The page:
SH: I think I was in third grade. But yeah, all the four kids are characters in the story. And then, you know we start reading it and my oldest brother dies. I start crying uncontrollably, I’m weeping. My dad had to get on the phone, talk to his father and have my older brother miraculously come back to life. So the story is adjusted and it turns out he was just in suspended animation. [JP laughing] The plants can induce paralysis, he was really fine. And so these other weird aliens on the planet came and did this ceremony that brought him back to life. It was kind of like a spider stunning its prey, and he was about to be eaten and die but he looked dead, and so the coma.
JP: I think you were very lucky to have something like that in your life. That kind of experience growing up had to have aided your very own creativity.
SH: My older sister, my sister, my only sister, is very dramatic and she would put on shows. Actually, [laughing] I forgot about this, we shot the best movie ever when I was a kid, that my brother directed. We just found it; it's on super 8 at my Mom's home. I had the great fun of showing it to my wife and my two daughters. We watched it two or three times, and every time we’re going through it I’m pointing out more and more fantastic little details. One of the guys did a great acting job in there I was really shocked. It was my childhood friend Bobby Schleimann. He was really extraordinary. He did a really great death scene, he just died, you know, when he was dead his body was completely limp. You really couldn’t tell he was alive at all, it was fantastic acting. [This weekend I just had an interview with Bill Coleus, one of the original NYC cast. He had mannerisms similar to ones I had seen in Scott and Greg K. I asked him if he was inspired by them, and he says that Greg taught him a game where one person grabs something from the air and meddles with it until it becomes a killing device and then he kills, and then the killed must discover another killing device. Death and it's expression seems to be an intriguing tool for these boys of infinite talent and inspiration.] It was a monster movie. And I was the monster. My brother Dirk shot it. It was his idea, his script. We had some family friends, the Schliemanns. My brother Dirk had a friend John and I had a friend Bobby and my sister Chandra had a friend Terry. So we all had three friends in this same family. So they all came over and then just one day we shot a movie. Yeah, it was a lot of fun.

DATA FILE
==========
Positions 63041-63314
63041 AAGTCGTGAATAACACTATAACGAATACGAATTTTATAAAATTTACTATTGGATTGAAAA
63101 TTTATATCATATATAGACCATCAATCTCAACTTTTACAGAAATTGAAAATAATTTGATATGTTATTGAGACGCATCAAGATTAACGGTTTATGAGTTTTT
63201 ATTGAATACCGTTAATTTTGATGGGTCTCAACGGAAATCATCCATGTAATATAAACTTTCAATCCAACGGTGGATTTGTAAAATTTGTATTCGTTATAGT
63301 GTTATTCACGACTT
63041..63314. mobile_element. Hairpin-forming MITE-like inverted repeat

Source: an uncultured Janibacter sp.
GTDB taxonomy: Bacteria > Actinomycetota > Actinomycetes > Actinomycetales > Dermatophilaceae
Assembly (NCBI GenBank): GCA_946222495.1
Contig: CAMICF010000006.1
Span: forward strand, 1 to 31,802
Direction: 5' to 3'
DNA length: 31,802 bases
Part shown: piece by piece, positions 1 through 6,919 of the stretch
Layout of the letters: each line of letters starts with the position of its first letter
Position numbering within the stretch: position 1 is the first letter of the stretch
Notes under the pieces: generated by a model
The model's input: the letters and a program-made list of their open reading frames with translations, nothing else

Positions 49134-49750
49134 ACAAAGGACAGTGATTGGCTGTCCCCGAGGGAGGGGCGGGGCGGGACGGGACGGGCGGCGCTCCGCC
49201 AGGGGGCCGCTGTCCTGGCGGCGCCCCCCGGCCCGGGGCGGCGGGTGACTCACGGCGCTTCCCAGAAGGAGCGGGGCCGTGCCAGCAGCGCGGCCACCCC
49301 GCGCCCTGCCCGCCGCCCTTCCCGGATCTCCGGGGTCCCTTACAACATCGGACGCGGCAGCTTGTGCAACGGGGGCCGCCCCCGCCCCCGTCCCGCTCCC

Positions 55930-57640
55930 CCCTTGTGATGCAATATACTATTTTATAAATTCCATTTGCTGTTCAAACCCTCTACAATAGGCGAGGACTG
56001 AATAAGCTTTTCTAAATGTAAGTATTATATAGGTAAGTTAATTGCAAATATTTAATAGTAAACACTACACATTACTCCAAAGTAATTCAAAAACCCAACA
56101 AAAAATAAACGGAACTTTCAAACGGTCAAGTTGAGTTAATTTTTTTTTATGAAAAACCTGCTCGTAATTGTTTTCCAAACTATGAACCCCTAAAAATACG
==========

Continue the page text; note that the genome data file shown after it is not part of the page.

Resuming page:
Are there any other art or theater incidences that you can think of that may have influenced the choices you have made in your life?
SH: My father’s mom and dad met doing a play. My grandfather tried out for the play just to meet my grandmother ‘cause he knew she was gonna be in it. My mom and dad met doing a play. My wife and I met at theater school, and my sister and her husband, they met when she was doing a community theater production of Oliver. [Many men Neo-Futurists have said in these interviews that they took up acting to meet women, The Hermes clan seems to have had a string of successes.]
My mom was always very theatrical minded but also she had come from a very long line of Scots, right, Scottish people, who are frugal, very thrifty, very, uh, pragmatic. So what was drilled into my head was, you’ve gotta make money. No matter what you do. And people in their generation had lived through, you know, (and then he says in a deep voice) the Great Depression. So they had suffered greatly through it, had eaten... raised their own chickens and killed them (Scott viciously stabs his pad Thai with a chopstick.). So. [pause] Even though my grandfather was able to make his living, artistically, that was sort of held up as the exception not the rule. My grandmother always did go off on these tangents about the financial opportunities they’d missed, and I don’t know, for whatever reason, it stuck with me. So, when I was looking around to go to college, I didn’t really look to do a straight theatre degree. My mom had convinced me that... [Scott doesn't imitate his mom but his tone changes a bit, one could say with a more calming yet pedantic tone.] "You can get a job and you can, you know, if you wanna act you can act. Nothing’s ever going to stop you from acting, right? If you want to actually act, you need to find something to make a living, you don’t want to starve to death." That was driven into my skull at an early age.